Electrical and Electronics Engineering: An International Journal (ELELIJ) Vol 2, No 4, November 2013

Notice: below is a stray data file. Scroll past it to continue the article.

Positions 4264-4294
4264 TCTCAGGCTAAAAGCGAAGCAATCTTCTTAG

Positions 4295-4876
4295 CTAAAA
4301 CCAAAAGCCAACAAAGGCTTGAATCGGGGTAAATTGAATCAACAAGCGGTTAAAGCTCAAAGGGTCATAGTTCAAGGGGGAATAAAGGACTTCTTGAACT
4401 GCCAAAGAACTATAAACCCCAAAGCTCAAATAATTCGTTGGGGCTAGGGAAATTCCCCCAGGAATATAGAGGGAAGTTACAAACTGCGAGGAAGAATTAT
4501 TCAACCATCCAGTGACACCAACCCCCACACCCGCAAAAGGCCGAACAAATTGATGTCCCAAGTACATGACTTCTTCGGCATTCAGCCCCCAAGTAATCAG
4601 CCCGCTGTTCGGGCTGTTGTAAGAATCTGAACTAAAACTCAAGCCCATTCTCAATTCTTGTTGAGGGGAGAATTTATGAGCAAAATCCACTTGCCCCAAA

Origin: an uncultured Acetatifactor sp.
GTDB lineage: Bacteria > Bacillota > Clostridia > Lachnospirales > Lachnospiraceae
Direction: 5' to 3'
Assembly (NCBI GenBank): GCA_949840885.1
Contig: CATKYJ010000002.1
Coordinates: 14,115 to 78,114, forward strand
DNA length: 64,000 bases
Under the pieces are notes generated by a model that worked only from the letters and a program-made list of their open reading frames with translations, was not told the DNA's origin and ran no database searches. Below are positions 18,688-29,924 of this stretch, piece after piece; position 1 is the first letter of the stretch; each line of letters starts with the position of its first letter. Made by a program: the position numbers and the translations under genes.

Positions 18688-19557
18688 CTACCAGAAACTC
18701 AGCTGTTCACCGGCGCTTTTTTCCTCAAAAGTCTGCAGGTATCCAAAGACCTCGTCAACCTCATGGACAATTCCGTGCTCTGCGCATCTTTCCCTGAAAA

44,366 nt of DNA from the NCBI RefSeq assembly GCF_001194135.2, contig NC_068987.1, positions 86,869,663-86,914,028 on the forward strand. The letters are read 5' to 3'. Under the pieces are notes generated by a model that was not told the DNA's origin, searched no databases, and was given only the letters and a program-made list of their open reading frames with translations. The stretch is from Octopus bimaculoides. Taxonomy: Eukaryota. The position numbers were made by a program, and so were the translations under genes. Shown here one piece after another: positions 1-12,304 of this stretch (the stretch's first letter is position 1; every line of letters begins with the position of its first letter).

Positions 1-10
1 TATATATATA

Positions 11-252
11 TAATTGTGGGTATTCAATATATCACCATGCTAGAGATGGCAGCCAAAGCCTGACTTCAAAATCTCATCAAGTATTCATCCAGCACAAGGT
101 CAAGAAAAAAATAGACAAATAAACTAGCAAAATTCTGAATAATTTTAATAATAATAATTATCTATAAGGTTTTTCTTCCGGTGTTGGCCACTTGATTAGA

SES came into picture in the beginning of sixties. In the year 1962 it was designed and experimented on a steam turbine generator [1]. Very quickly it started replacing the old rotating exciter of existing power generators. The reason was design flexibility and easy retrofit for both small and large machines. From the steam turbine generator it was even extended up to the captive power plant in paper and pulp industries [2]. The negative aspect of SES is observed as the flow of bearing current due to the presence of shaft voltage. Though the shaft voltage is a very common phenomenon since the invention of electric machines, but it is more predominant in the case of machines with static supplies [3]. Static sources generate shaft voltage by means of capacitive coupling, inductive couplings and common mode voltage (CMV). It is well known that one of the causes of bearing failure is the flow of unwanted current through it. Many literature suggested different converter topologies [4-6] and various filtering techniques [7-9] to minimise the CMV. In spite of several drawbacks in static devices no other systems are better than SES for not only this machine but for others too. The bearing current studied in this paper has been noticed on a synchronous machine installed in a short circuit test laboratory. Short circuit test is carried out on electrical power equipment to check its practical performances in case of actual faults. These tests are performed as per the various national and international standards. A high power three phase alternator is necessary to conduct the short circuit tests. The alternator here is 1500MVA, 12.5kV, 69kA rating and without prime mover. Static excitation system along with static frequency converter makes this machine to start as a motor and thereafter converting to alternator to deliver power for the short circuit tests. This paper gives the detailed analysis of static excitation system and its behaviour in motor & generator mode. Causes of generation of shaft voltage and flow of bearing current in this synchronous machine are also looked into this paper.